Israel likely could allow more kinds and amounts of materials into Gaza were she more confident of some reliable oversight in their use. Could the UN do such oversight? True, the UN has used USA and European funds over 60 years to create its only permanent welfare bureaucracy – namely for Palestinian Arab refugees and their descendants (also automatically called ‘refugees’) to the thousandth generation. However, even if Israel could trust the UN, the UN is not in local control; Hamas is. Materials given to or via the UN can be commandeered by Hamas. UN whistleblowers would have poor career (or in some cases life) prospects.

  3. Paul McDermott says

    TL’s terrible comments on this progressive sight are replete with factual lies and racism.

    For one thing, he repeats the hasbara line that the Gazans ought to clear out and move to the Sinai Desert. This is pure Avitol Lieberman, who exempifies the racist mentality of the Israeli government (and TL Winslow). The sad irony of the matter is that many Gazans originally lived in the area around Sderot before they were driven out in one of Israel’s campaigns of ethnic cleansing.

    Secondly, is TL an expert on nutrition? I hardly think so. He’s getting his info straight from the hasbara talking points. I suggest he check with the international NGOs like the International Red Cross which state that many Gazans lack basic nutrition.

    Thirdly, recent comments by Israeli officials have indicated that the Gazan blockade was designed to punish Gaza for bringing Hamas to power, not to prevent weapons from entering Gaza. (As a footnote, Gazan militants began firing their missiles at Israel as a result of the illegal blockade and targeted assassinations.) The blockade was intended to inflict economic hardship on the people of Gaza, a form of collective punishment illegal under Article 33 of the Fourth Geneva Convention. But I’m sure that an ethno-religious nationalist like TL cares little about international law!

    Fourthly, the blockade has done nothing to bring down Hamas. If anything it has created more terrorist sentiment and hatred of Israel and has only strengthened the Palestinians’ determination to resist the Zionists’ plans to remove them from their homeland.

    Fifthly, TL claims that the Palestinians only desire is “to wage ceaseless war against the Jews and exterminate Israel.” Actually, I get the opposite impression, that the Zionists benefit from the cover of ceaseless hostilities to advance their program of ethnic cleansing (house demolitions, deportations, administrative detentions, confiscation of land and resources, etc.). If we make life so miserable for them maybe they’ll leave, so their thinking goes.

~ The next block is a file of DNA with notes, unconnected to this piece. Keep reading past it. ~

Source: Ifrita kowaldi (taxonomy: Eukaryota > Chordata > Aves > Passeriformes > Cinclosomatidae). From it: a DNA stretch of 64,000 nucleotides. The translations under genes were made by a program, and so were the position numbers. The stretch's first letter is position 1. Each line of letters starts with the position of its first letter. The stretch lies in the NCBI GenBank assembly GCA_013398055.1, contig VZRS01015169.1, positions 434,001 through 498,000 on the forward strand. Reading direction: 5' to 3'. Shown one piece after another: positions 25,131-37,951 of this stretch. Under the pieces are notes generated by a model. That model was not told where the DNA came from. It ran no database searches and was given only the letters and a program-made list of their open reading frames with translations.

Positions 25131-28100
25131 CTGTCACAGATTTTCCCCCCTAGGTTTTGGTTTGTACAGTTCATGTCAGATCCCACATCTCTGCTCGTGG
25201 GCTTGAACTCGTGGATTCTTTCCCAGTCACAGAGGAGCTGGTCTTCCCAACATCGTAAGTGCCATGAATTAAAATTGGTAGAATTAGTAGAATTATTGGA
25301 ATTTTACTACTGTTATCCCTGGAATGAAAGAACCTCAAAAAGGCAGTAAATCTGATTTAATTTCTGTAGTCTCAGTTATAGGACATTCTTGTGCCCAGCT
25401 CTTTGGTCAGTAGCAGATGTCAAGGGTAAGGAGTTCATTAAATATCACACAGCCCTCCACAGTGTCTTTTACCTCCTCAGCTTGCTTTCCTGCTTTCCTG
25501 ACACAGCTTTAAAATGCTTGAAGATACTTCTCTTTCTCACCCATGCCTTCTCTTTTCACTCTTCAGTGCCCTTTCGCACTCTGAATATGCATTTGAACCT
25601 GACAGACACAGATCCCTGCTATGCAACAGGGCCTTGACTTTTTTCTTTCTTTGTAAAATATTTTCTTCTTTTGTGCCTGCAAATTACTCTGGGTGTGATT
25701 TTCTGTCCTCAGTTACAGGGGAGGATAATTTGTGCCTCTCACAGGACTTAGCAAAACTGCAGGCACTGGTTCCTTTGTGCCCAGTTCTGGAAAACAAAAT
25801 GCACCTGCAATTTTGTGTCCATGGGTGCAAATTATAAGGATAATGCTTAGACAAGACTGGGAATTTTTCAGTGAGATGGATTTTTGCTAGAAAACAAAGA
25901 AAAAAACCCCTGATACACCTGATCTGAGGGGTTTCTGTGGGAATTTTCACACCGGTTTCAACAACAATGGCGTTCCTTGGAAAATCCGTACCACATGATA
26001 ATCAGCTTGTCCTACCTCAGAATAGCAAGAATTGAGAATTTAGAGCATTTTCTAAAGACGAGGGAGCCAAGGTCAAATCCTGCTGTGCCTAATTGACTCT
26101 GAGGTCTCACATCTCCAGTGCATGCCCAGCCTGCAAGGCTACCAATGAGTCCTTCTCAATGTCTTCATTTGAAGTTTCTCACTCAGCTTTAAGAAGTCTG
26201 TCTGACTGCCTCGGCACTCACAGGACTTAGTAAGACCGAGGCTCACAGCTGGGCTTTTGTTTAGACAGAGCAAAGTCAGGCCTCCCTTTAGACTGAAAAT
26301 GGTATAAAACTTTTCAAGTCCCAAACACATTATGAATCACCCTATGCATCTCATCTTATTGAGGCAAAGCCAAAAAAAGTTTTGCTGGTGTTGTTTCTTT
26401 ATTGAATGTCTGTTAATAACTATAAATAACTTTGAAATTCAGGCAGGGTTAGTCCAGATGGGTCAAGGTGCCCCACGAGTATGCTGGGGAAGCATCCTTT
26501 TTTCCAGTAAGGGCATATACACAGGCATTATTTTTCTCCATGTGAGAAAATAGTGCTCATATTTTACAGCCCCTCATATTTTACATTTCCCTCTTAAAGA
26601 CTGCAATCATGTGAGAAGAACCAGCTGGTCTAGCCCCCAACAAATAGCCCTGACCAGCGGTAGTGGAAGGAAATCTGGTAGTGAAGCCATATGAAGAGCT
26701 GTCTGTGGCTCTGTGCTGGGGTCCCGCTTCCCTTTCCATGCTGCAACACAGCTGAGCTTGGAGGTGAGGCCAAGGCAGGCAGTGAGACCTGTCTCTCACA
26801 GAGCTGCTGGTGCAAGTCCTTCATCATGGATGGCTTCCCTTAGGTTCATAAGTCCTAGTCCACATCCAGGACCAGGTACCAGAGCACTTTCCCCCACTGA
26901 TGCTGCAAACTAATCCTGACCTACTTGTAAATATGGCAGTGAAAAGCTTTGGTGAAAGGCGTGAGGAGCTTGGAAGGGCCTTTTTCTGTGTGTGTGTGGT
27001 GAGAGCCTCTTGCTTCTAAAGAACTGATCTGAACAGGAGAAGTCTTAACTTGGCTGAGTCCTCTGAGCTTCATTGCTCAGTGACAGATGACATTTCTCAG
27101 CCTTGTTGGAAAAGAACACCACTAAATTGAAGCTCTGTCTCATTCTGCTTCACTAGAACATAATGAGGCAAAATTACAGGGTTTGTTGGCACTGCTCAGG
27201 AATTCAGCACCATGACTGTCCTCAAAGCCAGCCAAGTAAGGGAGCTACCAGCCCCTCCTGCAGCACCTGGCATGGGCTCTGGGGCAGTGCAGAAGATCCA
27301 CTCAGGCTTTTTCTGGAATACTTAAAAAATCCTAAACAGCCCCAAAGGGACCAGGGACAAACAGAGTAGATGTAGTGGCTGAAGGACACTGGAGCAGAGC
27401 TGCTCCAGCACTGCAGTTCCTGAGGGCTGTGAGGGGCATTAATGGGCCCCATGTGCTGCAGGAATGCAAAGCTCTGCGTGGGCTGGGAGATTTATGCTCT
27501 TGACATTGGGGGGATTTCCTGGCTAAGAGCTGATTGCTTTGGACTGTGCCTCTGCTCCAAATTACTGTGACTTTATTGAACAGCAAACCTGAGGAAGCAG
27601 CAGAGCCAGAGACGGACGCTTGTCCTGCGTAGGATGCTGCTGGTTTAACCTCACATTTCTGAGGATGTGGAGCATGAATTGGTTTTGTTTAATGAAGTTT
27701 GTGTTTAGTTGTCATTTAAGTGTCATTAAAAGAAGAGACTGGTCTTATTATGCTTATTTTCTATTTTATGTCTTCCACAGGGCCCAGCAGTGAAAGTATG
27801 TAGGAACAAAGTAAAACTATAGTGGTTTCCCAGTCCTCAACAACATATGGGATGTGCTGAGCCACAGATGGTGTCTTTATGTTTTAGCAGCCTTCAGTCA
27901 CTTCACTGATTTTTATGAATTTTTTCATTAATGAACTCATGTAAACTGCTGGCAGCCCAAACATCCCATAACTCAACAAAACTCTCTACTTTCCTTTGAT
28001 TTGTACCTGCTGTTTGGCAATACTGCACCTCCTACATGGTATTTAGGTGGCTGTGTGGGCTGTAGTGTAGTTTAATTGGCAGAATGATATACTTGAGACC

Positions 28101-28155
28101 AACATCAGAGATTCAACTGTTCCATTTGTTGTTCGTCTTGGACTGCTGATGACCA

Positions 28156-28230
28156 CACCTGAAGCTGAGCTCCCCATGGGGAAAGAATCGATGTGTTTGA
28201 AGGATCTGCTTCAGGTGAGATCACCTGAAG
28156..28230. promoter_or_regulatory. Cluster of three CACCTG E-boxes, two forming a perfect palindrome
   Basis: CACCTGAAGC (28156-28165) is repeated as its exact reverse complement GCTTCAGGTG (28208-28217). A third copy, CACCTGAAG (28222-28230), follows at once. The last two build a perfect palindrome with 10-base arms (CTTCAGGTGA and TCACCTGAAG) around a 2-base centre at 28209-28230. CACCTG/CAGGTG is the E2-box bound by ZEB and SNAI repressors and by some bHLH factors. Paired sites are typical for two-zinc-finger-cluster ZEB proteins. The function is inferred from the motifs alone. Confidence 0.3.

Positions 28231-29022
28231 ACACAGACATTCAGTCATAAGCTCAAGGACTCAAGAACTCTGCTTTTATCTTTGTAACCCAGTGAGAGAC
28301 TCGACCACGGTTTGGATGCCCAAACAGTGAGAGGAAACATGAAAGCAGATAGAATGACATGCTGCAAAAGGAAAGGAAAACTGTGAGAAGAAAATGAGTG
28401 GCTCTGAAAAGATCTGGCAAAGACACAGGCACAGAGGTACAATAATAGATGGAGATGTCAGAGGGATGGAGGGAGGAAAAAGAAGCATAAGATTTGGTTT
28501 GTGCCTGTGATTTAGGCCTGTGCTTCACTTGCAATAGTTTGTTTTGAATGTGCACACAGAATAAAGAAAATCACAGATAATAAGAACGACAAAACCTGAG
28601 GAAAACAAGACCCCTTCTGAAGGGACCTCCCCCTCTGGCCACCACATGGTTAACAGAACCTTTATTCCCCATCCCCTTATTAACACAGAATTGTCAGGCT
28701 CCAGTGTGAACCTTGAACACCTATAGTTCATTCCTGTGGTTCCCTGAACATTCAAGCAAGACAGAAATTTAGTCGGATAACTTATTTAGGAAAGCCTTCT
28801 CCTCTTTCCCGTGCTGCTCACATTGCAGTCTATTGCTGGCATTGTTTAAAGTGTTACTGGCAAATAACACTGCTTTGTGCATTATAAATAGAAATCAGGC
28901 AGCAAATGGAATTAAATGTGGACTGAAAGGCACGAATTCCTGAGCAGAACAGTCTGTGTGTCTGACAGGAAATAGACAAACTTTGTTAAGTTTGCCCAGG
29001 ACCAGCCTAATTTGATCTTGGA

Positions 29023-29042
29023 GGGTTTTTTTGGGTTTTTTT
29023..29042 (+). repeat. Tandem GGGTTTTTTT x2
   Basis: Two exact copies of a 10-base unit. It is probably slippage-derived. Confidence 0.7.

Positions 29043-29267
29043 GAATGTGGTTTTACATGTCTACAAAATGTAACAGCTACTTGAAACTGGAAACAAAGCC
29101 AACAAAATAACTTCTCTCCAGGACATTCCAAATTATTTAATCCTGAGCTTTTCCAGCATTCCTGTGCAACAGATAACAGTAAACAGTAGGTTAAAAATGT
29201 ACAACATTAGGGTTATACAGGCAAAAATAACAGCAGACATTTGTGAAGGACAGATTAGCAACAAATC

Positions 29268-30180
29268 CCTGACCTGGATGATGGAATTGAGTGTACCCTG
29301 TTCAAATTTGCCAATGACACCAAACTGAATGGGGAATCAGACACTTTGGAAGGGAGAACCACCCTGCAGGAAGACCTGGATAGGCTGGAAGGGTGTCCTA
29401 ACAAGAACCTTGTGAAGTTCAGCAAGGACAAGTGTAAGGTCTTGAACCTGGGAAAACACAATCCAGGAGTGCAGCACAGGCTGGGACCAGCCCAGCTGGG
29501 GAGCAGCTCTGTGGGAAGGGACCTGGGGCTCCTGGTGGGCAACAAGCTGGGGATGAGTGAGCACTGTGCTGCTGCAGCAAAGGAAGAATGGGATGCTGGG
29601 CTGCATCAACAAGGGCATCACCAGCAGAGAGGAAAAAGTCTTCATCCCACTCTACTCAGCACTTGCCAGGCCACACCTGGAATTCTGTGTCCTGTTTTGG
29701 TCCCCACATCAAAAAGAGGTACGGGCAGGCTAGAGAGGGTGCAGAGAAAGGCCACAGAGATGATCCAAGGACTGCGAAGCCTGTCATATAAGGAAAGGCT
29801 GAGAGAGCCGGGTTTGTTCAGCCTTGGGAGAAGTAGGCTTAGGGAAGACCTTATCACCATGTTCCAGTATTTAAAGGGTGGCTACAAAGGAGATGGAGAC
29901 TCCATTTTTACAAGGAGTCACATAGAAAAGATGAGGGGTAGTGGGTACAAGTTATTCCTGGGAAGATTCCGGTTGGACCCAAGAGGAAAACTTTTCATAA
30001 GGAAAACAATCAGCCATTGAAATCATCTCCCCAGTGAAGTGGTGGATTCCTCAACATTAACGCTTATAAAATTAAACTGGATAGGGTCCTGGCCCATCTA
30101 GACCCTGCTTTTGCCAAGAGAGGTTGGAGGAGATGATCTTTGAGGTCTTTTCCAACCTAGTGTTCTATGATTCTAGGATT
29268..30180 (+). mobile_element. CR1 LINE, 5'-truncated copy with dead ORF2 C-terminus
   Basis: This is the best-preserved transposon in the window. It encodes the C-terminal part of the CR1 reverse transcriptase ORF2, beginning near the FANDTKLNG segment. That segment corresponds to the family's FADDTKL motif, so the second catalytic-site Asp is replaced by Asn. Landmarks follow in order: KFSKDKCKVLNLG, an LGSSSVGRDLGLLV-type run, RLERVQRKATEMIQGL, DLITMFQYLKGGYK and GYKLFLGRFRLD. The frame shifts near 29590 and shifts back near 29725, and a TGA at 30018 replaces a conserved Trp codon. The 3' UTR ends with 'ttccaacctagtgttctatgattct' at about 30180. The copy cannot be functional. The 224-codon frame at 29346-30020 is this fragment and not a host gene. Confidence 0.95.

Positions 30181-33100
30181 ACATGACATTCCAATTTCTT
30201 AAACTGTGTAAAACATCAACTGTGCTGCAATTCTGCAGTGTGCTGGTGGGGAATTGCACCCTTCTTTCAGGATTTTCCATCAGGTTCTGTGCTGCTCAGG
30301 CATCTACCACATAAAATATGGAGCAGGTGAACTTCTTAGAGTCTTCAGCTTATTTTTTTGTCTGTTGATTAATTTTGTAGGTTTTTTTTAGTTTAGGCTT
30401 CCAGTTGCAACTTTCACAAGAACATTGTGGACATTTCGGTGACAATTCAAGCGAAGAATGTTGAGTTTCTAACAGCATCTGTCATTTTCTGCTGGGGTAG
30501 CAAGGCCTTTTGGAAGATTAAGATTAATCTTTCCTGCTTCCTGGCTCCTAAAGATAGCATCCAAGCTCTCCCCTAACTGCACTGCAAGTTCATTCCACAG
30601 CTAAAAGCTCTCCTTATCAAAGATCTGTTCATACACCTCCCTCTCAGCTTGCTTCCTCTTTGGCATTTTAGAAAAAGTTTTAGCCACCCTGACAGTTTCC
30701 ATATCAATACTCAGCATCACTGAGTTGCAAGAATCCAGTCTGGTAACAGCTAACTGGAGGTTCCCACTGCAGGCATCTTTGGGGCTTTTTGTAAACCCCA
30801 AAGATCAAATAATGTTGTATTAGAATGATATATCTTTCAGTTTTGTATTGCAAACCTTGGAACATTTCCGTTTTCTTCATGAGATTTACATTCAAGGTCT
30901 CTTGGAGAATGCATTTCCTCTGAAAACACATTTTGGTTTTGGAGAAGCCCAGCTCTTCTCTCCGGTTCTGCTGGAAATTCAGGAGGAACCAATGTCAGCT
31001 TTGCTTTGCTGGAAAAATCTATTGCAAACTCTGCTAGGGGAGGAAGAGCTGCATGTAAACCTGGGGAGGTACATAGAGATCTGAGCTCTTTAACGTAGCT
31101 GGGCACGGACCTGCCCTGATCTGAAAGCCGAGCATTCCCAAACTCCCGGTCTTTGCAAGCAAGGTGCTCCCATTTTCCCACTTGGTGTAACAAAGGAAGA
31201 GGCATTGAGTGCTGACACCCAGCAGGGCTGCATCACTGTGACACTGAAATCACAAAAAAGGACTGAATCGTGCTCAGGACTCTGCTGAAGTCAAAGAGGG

If the Israelis really want to live in peace they will have to abide by the international standands of justice and equality:
    (1) They must end the occupation of lands they occupied in the ’67 war (this includes the Golan Heights). (UN Resolutions 242 &338)
    (2) They must honor the right of Palestinians to have the property which was taken from them restored to them or compensated for (UN Resolution 194).
    (3) Those Palestinians who reside within the borders of pre-1967 Israel should be treated as equal citizens.

    TL and his Zionist pals may refer to the granting of equal citizenship as the “extermination of Israel” but perhaps we should simply refer to it as the end of apartheid in Israel — not such a scary thought but one that will finally allow people in the region to live their lives in peace and justice.

  4. says

    Yes, all them photos of heaps of starved Palestinian corpses in pits are hard to take :)

    Sorry, but the Palestinians are far from starving. They even refused to have the supplies from the Fake Freedom Flotilla trucked in by the Israelis. After what they did to Israel, they’re doing far better than if the situation were reversed. If they don’t like Gaza, why don’t the Palestinians ask Egypt to resettle them in its vast territory? Answer: they want to stay for one reason, to wage ceaseless war against the Jews and exterminate Israel, hoping not for better living conditions but martyrdom in order to receive Allah’s promise of paradise free of Jews forever. Hence, I don’t feel sorry for these rabid hate-filled anti-Semite Allah Akbars whose misery is of their own choosing.

    Here’s a video showing the horrible conditions in Gaza:

    See why history awards Jerusalem and environs to the Jews not Arabs, whether they like it or not:

    Keep up on the news on Islam at: